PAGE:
Being a headshot photographer is a wonderful way to make your living as it never feels like real work – it’s more like chatting to new people everyday and taking some cool photographs along the way. This is not to belittle what I or other headshot photographers – it’s simply that I love my work.
Over the years I’ve built up a huge body of knowledge and experience that I’m love to share with my clients, hence my book The Headshot Bible. One of the questions I’m asked on a regular basis is ‘how to be a film & TV extra?’
It’s not difficult; like most things you just need to know the right way to do it and enjoy dressing up. Remember, in film & TV extra work, one week you could be in a Roman soldier’s costume and the next week in a modern crime drama. You’ll need to register with an agency as the work nearly always comes through them. Another question that’s asked regularly is ‘should I pay a fee to join an agency?’ My experience tells me that most agencies charge an administration fee and many of the well-established agencies will deduct that from your first days pay – so no up front payment! A fee to join an agency is less common and in general you should be stay away from those agancies. If in douvt about an agency check them out on the internet.
A particular benefit of extra work – sometimes called, background, walk-on or supporting artistes – is that you can do it at any stage of life. Literally from cradle to grave! Students looking for part-time money, mid-life career changers and even retiree’s looking for an interesting way to keep busy, there’s a need for all types in the film & TV extra game. There are also full-time supporting artistes who have regular roles in TV soaps and sit-coms. One or two have made the transition from background to actors (usually those with formal actig training, but not always).
In terms of experience, this differs from agency to agency. Some require none at all while others prefer you to have some experience of the industry. That could be taking part in local am/dram performances, being in student or independent films. Others agencies may require more specialist skills – but more of that later.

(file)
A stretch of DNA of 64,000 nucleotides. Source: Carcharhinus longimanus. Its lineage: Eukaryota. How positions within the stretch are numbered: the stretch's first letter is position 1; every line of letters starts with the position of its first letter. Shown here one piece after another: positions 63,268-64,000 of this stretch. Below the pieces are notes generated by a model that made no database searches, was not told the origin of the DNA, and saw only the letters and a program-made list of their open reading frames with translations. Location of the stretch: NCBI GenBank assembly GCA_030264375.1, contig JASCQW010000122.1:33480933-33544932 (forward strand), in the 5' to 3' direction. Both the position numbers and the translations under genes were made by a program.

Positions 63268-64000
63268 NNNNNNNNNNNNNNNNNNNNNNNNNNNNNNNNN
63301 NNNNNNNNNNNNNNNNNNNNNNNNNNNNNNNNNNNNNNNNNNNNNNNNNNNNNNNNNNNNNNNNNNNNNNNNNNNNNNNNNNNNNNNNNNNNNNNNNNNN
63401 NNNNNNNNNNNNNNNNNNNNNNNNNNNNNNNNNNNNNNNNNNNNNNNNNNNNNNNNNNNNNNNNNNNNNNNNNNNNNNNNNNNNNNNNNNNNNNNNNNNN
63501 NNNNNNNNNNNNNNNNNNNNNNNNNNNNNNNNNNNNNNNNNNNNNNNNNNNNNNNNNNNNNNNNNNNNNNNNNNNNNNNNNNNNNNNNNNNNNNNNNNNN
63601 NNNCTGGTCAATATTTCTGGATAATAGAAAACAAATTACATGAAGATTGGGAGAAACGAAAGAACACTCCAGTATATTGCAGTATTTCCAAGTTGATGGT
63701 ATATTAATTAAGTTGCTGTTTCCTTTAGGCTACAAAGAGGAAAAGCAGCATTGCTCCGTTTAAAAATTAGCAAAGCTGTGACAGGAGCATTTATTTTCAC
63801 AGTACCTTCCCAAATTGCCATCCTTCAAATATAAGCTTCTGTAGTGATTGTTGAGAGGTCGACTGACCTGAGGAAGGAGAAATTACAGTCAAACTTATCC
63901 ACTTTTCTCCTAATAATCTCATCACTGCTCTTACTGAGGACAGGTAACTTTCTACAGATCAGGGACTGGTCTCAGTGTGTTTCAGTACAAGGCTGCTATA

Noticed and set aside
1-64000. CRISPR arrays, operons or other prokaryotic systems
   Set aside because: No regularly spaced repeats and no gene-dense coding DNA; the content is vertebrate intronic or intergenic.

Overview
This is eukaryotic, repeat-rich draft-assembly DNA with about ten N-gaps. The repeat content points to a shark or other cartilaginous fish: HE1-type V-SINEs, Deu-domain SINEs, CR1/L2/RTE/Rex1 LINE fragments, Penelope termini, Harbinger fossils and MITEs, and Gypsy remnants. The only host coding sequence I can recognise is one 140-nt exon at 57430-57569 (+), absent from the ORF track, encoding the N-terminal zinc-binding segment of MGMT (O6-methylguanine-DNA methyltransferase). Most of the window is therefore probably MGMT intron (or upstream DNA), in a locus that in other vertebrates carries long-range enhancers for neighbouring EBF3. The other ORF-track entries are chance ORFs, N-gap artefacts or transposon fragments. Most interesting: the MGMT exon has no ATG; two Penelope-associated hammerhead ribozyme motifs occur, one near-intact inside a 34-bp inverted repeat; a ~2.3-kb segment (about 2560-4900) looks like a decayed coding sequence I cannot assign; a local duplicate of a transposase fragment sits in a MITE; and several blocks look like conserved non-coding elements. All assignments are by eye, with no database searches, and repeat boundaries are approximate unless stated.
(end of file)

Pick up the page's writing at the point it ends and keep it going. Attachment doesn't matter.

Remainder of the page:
You also need a couple of professional photographs at some stage though on application a couple of recent home snaps will usually do. The agency will want to see what you look like and what your body shape is at the moment. They may want measurements too. It’s important at this stage that you are truthful and honest. For the professional photos you’ll need a good headshot and a full-length body shot. Many agencies will offer to take your film & TV extra photographs but you can always choose to go to a professional headshot photographer of your own choice as long as they fit the requirements of the agency.
Don’t send in photographs that are years out of date, likewise don’t lie about your measurements; there is plenty of work for everyone.
In the UK the standard day rate of pay is £89.52 as of early 2019. There are three main agreements used in and around the London area: The FAA/PACT Agreement, The BBC Equity Agreement and ITV Equity Agreement.
Specialist skills and uniforms, if you are interested in trying to earn better daily fees then this could be the route for you. There are lots and lots of Police, Fire, Army and healthcare programs constantly being made. If you own a genuine uniform and it fits you properly you could be booked for a specialist role. You’ll get more pay too. If you own a full police SWAT uniform with weapons, gas masks and all the associated kit then you’ll earn even more for your daily rate. If this is your way forward then you will be expected to have some specialist knowledge and skills. There are groups and companies out there who offer workshops and training for these specialist roles.
There are some supporting artistes who only work in these expert fields.
As a general rule the days are long often starting at 6am and sometimes going through till late in the day. Obviously you’ll be fed but only after the talent and the crew have eaten – don’t worry there’ll be plenty to go around and the food is incredibly good on location. There’s usually a good camaraderie among the extras with lots of stories and anecdotes being bandied about.
It’s always worth taking a good book to help fill the time or in more recent years an ipad or similar to help pass the time as you never quite know when you’ll hear the words ‘ACTION’.
If you need more in-depth information on the world of the background artiste try going to some of the sites below. This article is aimed at the UK market but I assume the film & TV extra industry works pretty much the same the world over.
Occasionally you may be asked to feature more prominently or even speak a few words obviously, this bumps up your daily rate as you receive a special fee.
The world of film & TV extras is a fun, interesting and often exciting industry to be involved in, if you have some spare time and like the film industry then the film & TV extra game could be for you.